BLOGS / In the news

Headline on COVID cases in U.S.

How to Return to Work Safely

As the year 2020 marched forward, it became evident that COVID-19 would force a lockdown across the U.S., if not across the globe. For seemingly

A person getting an injection in the arm.

Steps to Take Following a Needlestick

It’s not difficult to believe that the healthcare industry is a hazardous industry to work in. Even as the current pandemic has relegated most of

A healthcare worker handling potentially hazardous materials

What Are Some Examples of Biohazard Waste?

Table of Contents What are some examples of Biohazard Waste? What is Biohazardous Medical Waste? Primary Categories of Medical Biohazard Waste Disposal of Common Biohazardous

doctor seeing patient

How to Improve Your HCAHPS Scores

To improve patient satisfaction among healthcare organizations, an impartial survey, known as the Hospital Consumer Assessment of Healthcare Providers and Systems (HCAHPS), evaluates each healthcare

assorted color syringes

How to Sterilize Needles in Bulk

The World Health Organization (WHO) site states that injections are one of the most common health care procedures. Over 16 billion injections are provided annually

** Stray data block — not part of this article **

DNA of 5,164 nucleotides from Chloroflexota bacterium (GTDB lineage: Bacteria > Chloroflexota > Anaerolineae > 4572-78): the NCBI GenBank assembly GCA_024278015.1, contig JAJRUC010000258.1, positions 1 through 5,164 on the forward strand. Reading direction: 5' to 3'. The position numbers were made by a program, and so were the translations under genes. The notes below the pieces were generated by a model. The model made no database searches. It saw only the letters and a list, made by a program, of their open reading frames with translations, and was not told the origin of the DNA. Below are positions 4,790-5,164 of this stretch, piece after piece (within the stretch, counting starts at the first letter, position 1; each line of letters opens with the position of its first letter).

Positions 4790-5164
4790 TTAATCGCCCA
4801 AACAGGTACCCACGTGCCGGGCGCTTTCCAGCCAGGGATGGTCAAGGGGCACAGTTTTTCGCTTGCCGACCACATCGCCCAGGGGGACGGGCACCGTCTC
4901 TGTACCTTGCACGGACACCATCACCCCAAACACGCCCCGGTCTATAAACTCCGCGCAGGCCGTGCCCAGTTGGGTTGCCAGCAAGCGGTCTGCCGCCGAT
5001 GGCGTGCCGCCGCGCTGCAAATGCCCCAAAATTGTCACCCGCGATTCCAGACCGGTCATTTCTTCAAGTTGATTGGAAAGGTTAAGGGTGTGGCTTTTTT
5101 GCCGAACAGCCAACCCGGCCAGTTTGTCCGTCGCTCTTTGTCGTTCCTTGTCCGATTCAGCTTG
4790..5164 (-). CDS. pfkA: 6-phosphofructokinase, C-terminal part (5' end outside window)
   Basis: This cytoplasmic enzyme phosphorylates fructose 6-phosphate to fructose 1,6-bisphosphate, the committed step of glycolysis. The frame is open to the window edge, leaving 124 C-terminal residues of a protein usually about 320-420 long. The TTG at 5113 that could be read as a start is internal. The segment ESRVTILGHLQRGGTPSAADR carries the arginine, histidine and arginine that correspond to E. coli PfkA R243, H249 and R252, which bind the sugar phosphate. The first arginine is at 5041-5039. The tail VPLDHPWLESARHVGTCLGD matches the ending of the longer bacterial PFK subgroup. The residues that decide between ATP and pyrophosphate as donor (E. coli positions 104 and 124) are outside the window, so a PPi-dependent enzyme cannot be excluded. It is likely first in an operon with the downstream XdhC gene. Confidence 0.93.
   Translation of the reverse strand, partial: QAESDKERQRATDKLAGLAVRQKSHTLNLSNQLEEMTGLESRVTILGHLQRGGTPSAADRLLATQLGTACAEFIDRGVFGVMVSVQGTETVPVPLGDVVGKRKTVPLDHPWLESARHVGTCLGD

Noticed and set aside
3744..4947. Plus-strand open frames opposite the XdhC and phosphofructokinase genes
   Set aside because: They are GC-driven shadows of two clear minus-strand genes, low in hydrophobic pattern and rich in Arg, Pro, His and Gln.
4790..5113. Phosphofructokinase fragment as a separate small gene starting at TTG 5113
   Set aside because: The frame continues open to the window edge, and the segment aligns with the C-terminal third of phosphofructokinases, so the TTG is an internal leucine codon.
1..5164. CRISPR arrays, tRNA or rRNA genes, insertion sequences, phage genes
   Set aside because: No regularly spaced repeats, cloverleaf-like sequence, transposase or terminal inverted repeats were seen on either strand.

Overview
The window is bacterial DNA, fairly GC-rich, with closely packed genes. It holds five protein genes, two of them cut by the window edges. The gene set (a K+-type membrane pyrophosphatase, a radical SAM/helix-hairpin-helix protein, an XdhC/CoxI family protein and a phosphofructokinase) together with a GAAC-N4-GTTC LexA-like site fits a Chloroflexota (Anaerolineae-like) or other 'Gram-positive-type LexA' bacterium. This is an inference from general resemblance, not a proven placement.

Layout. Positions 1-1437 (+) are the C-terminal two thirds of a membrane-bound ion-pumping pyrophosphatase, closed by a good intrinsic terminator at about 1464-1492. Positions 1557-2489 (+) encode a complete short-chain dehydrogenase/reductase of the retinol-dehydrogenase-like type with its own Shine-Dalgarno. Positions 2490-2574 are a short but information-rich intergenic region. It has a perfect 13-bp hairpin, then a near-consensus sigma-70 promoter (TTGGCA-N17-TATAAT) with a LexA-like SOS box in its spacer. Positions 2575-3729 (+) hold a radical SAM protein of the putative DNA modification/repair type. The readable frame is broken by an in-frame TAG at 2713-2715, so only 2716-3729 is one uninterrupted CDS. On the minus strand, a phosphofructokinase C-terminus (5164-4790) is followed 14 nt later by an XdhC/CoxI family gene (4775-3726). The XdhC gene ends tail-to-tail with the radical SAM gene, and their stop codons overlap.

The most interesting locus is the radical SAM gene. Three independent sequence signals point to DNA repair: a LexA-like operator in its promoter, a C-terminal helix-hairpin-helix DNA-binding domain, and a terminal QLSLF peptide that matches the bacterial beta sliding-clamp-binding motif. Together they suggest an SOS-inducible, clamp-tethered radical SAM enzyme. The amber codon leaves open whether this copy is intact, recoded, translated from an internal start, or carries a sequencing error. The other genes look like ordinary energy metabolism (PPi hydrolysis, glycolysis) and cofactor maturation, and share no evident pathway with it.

PR / In the News

MilliporeSigma Partners with Sterilis Solutions and Pure Strategies to Reduce the Volume and Environmental Impact of Plastics for Customers

April 24, 2024

It is estimated that the life science industry produces over 5.5 million tons of plastic every year. Plastics are used in 80-90 percent of medical supplies, ranging from personal protection equipment, pipettes, tubes, test kits, toxicology screening items, sharps, and others. Because medical waste is highly regulated, plastic components cannot be easily recycled. Instead, they are typically autoclaved1 and landfilled, burned for energy production (called waste-to-energy, or WtE), or incinerated without energy capture. These disposal methods carry emissions, energy use, and other impacts to the planet.

Pioneering Sustainable Solutions: The Future of Biohazardous Waste Management in Life Science

April 11, 2024

In the healthcare and life science sector, the management of biohazardous waste presents both a critical challenge and an opportunity for innovation. As the global population grows and medical advancements continue, an increase in single-use plastics and the volume of biohazardous waste generated by laboratories has escalated, posing significant environmental and public health concerns. Sterilis Solutions is revolutionizing biohazardous waste management, offering a sustainable solution that minimizes environmental impact while ensuring the safety of laboratory personnel, healthcare workers, and the community at large.

Sterilis Solutions and Polycarbin partner to close the loop for treated regulated medical waste plastics